In a letter to Federal Communications Commission chairman Kevin Martin and the other commissioners, more than one-dozen groups ranging from the National Congress of Black Women to the National Gay & Lesbian Chamber of Commerce argued, as they did on retail a la carte, that program bundling increases the availability of minority-targeted programming, which boosts investment, which "yields a higher-quality product."
Program unbundling -- which would require cable programmers to offer channels individually, as well as in bundles -- would "strike a deadly blow at this virtuous cycle by eradicating the benefits of bundling," the group opined somewhat floridly.
They also took aim at a suggestion by Martin that one unbundling model might be to require channels above a certain per-subscriber price -- say 75 cents or $1 -- be sold individually as a way to lower cable prices and increase cable-operator control over their channel lineups.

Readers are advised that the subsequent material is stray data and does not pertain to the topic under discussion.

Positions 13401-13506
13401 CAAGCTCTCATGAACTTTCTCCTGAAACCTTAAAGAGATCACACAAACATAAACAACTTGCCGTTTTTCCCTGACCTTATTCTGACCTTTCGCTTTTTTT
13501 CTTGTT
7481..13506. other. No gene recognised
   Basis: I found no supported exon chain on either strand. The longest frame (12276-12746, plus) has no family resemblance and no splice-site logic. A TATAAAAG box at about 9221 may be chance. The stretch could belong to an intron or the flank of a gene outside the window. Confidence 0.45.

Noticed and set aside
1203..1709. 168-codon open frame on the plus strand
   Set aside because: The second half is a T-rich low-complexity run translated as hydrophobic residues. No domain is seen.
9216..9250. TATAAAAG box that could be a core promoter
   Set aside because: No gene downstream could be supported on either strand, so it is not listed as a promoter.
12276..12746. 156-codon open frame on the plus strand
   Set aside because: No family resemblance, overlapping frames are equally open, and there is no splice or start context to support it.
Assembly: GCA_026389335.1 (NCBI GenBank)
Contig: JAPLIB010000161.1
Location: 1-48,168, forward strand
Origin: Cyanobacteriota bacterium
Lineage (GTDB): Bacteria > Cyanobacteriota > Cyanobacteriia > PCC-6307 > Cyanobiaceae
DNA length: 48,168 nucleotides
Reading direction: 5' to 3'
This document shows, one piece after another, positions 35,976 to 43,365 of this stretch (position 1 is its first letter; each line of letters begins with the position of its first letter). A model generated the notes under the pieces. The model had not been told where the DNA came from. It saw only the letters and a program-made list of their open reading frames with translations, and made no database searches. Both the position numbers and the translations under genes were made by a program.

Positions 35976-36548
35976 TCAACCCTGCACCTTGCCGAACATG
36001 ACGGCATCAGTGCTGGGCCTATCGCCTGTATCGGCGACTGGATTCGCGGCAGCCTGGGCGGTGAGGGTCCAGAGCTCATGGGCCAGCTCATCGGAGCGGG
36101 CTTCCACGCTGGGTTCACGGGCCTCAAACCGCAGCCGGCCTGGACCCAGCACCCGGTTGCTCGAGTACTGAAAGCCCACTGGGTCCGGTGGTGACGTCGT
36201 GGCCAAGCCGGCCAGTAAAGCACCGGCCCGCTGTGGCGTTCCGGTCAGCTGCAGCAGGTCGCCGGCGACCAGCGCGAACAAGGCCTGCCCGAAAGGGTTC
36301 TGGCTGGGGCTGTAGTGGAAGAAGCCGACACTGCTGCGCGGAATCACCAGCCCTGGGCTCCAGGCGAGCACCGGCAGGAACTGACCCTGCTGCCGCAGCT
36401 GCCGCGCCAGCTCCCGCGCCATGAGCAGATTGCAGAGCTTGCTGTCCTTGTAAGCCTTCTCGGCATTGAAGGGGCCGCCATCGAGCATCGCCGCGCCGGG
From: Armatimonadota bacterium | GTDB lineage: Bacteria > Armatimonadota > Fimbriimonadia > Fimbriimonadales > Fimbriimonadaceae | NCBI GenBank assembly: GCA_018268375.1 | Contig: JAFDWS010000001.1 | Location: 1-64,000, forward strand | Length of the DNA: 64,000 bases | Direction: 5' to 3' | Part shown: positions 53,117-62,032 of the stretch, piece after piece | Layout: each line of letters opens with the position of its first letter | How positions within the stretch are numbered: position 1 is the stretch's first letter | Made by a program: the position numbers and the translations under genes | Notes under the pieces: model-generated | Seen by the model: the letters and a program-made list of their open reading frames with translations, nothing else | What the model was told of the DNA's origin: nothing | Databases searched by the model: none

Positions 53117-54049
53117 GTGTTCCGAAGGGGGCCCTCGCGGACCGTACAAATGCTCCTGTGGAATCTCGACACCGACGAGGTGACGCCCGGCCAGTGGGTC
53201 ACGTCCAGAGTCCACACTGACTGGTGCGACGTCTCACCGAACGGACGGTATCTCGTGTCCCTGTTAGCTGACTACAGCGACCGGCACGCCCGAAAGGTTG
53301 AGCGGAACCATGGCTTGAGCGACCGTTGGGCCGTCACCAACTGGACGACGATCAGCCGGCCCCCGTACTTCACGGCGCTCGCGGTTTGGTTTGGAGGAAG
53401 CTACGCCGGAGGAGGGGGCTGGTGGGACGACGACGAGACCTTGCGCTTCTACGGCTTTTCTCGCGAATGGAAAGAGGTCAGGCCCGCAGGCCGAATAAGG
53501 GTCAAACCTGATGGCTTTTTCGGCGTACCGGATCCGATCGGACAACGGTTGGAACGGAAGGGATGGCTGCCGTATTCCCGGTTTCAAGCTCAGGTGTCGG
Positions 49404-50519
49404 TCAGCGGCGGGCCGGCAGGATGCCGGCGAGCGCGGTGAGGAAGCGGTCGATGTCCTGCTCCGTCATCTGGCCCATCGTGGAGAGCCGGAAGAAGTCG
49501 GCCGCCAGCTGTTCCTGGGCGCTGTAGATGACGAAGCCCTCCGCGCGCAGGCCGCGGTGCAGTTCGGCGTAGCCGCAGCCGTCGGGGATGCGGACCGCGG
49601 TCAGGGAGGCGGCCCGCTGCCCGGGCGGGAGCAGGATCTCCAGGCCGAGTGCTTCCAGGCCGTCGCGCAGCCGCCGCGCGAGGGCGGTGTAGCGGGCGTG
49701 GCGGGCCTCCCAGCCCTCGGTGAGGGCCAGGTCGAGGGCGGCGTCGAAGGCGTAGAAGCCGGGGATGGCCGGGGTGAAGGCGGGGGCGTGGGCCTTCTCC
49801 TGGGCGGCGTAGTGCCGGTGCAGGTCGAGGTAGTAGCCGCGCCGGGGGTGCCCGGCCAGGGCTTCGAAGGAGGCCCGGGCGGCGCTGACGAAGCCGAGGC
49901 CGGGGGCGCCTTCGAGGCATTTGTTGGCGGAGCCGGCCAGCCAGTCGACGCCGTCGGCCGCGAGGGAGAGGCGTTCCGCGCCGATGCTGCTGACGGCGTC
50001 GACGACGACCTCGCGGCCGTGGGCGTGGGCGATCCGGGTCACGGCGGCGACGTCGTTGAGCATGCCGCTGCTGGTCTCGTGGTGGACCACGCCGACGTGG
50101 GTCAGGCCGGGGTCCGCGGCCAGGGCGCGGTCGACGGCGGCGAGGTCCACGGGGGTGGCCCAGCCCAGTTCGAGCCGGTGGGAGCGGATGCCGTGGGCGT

"We are puzzled by the chairman’s proposal to establish an arbitrary price above which the government would force programmers to allow the retail sale of their channels on an a la carte basis," they wrote. "We don’t believe that the chairman’s proposals for wholesale a la carte -- including the so-called 75-cent solution -- will result in any benefit for consumers. Worse yet, like the retail a la carte proposals of old, wholesale a la carte is likely to increase prices for popular programming and wreak havoc on diversity by delivering a crushing blow to channels targeting minority communities."
They closed the letter urging the commissioners to "continue opposing" unbundling, which would appear to be some wishful thinking since the first name on the letter was that of Martin, who proposed and supports it.